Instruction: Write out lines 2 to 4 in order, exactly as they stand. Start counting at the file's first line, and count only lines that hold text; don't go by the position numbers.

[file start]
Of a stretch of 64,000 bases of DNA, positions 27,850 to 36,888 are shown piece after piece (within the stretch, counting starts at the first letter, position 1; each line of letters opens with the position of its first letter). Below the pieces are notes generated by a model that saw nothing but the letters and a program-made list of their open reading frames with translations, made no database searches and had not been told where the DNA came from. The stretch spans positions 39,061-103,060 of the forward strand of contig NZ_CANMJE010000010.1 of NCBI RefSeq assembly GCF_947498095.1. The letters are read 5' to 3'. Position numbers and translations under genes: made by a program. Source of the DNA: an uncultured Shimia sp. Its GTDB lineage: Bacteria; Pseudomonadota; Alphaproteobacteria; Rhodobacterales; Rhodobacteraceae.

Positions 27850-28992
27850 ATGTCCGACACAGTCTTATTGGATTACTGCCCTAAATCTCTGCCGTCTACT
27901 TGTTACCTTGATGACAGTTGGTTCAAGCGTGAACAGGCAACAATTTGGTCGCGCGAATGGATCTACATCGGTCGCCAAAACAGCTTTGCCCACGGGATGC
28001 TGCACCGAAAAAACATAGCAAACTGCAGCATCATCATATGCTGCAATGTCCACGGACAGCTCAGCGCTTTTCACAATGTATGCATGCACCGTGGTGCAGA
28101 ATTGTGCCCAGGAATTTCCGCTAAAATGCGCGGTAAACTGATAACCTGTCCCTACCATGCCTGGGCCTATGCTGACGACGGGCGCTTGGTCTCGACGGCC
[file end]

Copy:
Positions 27850-28992
27850 ATGTCCGACACAGTCTTATTGGATTACTGCCCTAAATCTCTGCCGTCTACT
27901 TGTTACCTTGATGACAGTTGGTTCAAGCGTGAACAGGCAACAATTTGGTCGCGCGAATGGATCTACATCGGTCGCCAAAACAGCTTTGCCCACGGGATGC